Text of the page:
Thought Leadership

Who are your end users?

Over the past several years we have had the opportunity to work with companies of various sizes as they plan and redesign their web presence. Some began using a CMS for the first time, while others were transitioning from either an open-source system (WP, Drupal, etc.) or some homegrown system to a more robust complete CMS solution (Adobe CQ5, Sitecore, Sharepoint, etc).

We’ve worked with these organizations to help them better understand the mental models of their “End Users” so that together we could design a system that is effective, efficient and satisfying. But who are these “End Users?” One common thread that we’ve noticed is that a majority of these organizations seemed to forget about a number of “end users” by focusing exclusively on the experience of visitors to their sites and their customers.

Don’t get us wrong, we think that it is vital to understand, and design towards the understanding of visitors and customers. We often create personas that help drive that design conversation.

What we are saying is that most of the organizations that we’ve worked with never completely thought about all of the user touch-points they need to consider.

Don’t let them know you can write code

There have been a few rumblings in the past year or so in the “twittersphere” from some noted UX professionals that as UX’ers we should learn programming. You may or may not agree with this in principle, but I would like to add this story to the mix. The “moral “to the story is that if you can code, don’t let them know!

Universal design ROCKS

We've blogged a bunch about the importance of Universal Design and how Responsive design isn't really any good. See http://theusabilitypeople.com/responsive-and-seven-principles-universal-...

Universal design is about creating something that will work across all user types, etc. while responsive design segregates users into different interactions depending the the type of device that they are using.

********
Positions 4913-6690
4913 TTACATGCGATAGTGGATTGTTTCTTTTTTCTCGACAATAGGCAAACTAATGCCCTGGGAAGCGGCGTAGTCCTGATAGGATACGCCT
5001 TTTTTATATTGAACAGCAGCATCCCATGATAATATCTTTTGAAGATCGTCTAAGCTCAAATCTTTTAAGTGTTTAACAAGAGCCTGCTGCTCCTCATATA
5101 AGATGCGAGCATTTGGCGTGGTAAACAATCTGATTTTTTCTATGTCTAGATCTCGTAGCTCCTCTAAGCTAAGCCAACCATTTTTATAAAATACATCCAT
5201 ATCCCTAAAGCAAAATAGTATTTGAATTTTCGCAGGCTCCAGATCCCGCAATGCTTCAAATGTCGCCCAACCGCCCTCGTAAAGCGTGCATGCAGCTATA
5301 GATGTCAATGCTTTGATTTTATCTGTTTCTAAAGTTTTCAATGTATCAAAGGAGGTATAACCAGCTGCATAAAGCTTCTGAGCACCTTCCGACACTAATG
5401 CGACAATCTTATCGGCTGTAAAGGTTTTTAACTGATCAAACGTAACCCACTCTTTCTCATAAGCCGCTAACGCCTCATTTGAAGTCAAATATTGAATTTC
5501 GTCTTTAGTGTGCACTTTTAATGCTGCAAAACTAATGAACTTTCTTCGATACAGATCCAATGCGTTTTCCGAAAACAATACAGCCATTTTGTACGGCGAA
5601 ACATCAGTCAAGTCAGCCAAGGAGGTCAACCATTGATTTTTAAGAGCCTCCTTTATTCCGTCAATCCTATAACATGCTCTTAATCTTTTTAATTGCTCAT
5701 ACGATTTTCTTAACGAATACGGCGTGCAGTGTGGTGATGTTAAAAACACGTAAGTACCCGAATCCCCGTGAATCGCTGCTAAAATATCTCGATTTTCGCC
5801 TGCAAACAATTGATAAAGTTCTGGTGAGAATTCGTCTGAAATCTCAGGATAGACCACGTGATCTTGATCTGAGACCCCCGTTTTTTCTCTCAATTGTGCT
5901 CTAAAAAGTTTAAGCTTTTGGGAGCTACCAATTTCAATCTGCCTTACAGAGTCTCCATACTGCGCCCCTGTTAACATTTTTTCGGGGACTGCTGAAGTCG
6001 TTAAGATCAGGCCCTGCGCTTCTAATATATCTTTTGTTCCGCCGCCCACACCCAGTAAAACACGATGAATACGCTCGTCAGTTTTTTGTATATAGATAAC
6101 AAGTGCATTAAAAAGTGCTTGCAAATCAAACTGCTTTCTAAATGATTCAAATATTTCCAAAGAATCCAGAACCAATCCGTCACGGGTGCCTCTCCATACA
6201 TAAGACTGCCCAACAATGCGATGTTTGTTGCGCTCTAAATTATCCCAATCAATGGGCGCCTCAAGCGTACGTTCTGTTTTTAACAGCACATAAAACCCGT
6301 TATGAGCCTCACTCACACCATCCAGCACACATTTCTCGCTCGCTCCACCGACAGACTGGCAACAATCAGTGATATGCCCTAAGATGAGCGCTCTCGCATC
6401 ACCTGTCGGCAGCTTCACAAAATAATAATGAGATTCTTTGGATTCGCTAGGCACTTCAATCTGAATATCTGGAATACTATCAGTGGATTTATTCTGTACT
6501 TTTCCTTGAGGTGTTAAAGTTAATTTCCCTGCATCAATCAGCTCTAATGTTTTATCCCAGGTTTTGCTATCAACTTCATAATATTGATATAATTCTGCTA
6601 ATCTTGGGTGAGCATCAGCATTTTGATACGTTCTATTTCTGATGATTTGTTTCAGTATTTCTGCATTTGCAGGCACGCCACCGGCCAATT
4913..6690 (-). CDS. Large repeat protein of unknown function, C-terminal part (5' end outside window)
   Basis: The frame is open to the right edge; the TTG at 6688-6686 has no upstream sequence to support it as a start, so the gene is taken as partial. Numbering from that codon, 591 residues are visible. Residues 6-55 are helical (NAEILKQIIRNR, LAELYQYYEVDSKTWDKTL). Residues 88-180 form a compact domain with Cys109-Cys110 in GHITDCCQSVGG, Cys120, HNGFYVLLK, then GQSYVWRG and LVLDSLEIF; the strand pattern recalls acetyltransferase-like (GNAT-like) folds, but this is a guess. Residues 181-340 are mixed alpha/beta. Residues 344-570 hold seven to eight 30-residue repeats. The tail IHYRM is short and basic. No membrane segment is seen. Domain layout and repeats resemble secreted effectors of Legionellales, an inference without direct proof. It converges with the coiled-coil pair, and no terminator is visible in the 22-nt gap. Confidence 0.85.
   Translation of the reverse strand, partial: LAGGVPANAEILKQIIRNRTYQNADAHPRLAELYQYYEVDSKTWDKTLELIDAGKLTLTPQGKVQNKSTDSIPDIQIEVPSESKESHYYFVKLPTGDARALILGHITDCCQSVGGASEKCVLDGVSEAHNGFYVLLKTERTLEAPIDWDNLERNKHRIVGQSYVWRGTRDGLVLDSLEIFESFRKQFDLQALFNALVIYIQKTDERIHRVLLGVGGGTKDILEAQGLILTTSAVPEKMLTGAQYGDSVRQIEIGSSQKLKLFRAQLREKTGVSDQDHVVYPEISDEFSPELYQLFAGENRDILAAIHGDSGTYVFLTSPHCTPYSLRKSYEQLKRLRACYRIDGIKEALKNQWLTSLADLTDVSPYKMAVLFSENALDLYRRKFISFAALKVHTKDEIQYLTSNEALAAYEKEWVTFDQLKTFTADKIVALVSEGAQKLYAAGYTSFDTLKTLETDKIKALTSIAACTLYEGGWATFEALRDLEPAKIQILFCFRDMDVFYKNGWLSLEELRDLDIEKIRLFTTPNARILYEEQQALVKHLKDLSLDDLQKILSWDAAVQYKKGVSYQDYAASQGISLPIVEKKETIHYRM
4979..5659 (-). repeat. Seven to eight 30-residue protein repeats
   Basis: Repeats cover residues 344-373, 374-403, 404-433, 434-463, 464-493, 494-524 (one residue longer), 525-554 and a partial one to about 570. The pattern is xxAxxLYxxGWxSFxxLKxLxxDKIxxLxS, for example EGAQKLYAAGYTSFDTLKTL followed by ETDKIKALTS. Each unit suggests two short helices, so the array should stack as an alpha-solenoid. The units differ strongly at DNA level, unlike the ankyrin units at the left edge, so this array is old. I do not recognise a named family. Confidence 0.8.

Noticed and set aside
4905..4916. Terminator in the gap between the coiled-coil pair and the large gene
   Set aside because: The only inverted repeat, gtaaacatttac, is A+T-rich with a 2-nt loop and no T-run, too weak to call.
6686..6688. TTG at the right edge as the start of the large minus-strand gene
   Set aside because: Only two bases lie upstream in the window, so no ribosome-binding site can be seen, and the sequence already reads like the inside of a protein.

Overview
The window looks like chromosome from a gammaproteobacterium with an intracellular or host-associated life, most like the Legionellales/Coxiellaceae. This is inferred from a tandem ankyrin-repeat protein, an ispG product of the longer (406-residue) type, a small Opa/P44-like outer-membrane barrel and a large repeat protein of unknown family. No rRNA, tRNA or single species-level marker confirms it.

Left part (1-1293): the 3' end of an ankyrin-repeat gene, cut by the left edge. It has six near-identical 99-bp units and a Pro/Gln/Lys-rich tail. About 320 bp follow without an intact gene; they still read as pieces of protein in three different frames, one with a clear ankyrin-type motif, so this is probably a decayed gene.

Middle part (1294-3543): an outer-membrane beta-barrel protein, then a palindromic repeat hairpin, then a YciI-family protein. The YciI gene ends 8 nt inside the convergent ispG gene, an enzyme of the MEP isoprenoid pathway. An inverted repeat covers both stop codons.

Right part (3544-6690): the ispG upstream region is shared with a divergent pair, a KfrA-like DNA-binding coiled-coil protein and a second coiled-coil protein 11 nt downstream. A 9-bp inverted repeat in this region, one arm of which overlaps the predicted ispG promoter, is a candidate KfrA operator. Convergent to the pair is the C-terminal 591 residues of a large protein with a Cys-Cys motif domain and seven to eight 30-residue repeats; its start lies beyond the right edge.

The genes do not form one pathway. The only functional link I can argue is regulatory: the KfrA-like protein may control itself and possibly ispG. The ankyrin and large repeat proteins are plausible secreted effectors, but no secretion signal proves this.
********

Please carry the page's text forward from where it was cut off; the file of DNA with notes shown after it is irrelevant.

Affordances as perceived action possibilities

Have you ever walked up to a building and looked at the door and not known whether you should push or pull the door to get in? Have you ever pulled on a door only to find out that it was a “push” door?” Have you ever looked at a website or a web application and said to yourself, “Now what?”

5 Reasons We Love Usability Testing - by Justin Williams

User Experience and Usability Testing have become fashionable lingo in the health IT world, yet EHR software is rife with usability issues; convoluted workflows, poor content, and poor interaction design are common frustrations that plague providers daily. Changing healthcare reimbursement models, Meaningful Use, PQRS, ICD-10... don’t providers have enough concerns without having to worry about their EHR?

Should? or Must?

When signing up for a new account on a website, many sites often have very restrictive rules about the required characters for the password that you may choose, for example, this one:

Should

Usability is the new black -- Finally!

In a semi-recent blog post by Robert Fabricant (Jan 7, 2013) he calls User Experience “The new Black” borrowing the term from the fashion industry. ( see http://designmind.frogdesign.com/blog/user-experience-incorporated.html ).

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